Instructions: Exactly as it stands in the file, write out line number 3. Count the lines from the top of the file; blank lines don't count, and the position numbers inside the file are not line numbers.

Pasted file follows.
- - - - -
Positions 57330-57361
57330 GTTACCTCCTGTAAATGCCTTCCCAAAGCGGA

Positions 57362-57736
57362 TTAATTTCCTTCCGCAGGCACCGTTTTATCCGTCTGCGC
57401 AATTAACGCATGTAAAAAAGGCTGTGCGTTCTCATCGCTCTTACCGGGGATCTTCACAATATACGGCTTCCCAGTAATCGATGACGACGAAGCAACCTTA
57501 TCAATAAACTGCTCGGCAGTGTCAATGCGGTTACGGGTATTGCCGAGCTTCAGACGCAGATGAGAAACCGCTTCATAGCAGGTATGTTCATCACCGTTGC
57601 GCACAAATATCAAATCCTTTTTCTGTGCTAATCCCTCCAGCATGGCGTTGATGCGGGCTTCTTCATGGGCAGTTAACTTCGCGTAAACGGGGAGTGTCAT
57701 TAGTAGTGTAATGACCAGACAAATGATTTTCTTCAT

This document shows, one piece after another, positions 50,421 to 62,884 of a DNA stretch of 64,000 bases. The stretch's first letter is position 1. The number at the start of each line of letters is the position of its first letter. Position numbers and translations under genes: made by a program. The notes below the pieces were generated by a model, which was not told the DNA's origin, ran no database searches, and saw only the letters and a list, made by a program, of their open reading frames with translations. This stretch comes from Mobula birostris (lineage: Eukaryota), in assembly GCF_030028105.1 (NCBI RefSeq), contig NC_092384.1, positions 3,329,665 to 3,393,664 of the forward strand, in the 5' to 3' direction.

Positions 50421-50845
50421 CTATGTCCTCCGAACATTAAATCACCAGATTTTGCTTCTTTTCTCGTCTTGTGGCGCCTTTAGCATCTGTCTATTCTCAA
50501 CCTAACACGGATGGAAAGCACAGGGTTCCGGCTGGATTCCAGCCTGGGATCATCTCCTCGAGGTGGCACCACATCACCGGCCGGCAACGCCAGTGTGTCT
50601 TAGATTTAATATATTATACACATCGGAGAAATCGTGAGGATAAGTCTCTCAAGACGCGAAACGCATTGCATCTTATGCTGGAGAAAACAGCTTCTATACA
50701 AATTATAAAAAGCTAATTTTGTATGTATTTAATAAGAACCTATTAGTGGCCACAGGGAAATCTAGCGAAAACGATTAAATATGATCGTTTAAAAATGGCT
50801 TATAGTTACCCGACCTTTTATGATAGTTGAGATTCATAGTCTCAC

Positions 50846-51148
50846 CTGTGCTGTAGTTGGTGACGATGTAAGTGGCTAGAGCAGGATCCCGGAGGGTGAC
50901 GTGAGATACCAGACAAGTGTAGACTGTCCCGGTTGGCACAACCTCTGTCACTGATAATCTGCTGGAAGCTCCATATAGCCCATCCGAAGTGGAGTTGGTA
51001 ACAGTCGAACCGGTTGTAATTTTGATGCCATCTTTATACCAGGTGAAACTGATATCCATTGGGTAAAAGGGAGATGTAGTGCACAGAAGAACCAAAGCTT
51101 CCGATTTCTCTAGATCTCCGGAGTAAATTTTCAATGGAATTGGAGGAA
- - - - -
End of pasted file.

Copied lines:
Positions 57362-57736